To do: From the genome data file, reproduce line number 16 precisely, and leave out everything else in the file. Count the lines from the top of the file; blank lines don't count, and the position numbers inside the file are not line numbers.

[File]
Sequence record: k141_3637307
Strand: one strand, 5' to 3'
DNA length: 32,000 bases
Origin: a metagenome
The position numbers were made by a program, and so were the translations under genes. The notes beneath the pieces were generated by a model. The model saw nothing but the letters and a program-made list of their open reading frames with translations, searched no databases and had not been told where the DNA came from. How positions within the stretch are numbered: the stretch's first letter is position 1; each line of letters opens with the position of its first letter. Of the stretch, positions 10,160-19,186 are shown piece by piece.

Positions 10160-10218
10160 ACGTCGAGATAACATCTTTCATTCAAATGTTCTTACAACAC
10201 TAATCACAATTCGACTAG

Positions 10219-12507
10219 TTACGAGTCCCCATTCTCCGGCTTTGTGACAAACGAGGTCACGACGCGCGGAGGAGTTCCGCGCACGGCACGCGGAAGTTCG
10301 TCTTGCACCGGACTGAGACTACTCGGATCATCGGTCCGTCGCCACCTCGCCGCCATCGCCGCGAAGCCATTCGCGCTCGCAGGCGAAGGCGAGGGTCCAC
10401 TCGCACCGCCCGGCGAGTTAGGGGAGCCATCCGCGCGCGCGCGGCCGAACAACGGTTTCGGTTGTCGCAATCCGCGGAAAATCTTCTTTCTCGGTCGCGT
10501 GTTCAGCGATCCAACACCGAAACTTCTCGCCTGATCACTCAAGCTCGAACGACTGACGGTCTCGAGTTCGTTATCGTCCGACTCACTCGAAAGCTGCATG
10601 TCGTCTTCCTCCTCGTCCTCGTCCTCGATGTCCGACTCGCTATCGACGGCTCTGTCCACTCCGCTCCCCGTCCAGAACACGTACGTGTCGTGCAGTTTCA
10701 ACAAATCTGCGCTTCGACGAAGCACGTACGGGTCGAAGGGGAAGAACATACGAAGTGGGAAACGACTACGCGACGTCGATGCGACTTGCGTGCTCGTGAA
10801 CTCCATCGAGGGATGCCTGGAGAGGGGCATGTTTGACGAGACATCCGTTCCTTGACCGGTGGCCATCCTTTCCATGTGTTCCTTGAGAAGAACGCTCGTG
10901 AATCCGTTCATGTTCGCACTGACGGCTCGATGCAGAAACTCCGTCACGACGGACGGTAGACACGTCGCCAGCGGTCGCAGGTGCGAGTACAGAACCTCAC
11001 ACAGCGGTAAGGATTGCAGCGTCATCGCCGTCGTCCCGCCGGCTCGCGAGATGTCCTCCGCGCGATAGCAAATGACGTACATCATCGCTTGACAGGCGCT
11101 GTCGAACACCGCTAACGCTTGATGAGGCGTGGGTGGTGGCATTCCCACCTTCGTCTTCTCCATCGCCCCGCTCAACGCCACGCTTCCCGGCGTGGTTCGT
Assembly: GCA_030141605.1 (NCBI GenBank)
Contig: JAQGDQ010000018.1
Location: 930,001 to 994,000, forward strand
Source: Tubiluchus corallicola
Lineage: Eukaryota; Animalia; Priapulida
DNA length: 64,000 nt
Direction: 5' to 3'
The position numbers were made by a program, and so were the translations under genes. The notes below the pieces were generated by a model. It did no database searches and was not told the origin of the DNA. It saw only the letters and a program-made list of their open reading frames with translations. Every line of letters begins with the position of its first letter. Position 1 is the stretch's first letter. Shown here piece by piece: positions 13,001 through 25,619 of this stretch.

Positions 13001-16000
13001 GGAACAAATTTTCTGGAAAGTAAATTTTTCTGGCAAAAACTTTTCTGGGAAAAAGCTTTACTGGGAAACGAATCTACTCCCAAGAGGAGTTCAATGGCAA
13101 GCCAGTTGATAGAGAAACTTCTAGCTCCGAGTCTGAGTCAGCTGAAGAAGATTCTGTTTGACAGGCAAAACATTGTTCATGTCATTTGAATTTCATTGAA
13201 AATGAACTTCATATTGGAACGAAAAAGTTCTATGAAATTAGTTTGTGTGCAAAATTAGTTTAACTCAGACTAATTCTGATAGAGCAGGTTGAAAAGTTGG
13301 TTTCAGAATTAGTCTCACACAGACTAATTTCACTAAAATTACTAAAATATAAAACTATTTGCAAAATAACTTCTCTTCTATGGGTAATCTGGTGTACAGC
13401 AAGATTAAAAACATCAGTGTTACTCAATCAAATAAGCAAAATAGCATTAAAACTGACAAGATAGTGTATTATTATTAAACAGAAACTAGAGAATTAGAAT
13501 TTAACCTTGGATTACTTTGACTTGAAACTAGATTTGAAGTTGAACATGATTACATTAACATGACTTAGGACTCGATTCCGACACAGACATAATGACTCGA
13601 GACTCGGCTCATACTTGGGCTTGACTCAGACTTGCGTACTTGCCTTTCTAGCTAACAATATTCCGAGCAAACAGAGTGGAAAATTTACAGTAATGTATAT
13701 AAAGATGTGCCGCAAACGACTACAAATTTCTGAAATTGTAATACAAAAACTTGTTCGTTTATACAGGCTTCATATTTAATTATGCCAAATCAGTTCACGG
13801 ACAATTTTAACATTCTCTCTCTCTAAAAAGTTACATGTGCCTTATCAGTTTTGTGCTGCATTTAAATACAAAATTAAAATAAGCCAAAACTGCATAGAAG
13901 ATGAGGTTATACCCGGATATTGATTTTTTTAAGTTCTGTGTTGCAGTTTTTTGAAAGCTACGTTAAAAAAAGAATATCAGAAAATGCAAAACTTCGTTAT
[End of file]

10801 CTCCATCGAGGGATGCCTGGAGAGGGGCATGTTTGACGAGACATCCGTTCCTTGACCGGTGGCCATCCTTTCCATGTGTTCCTTGAGAAGAACGCTCGTG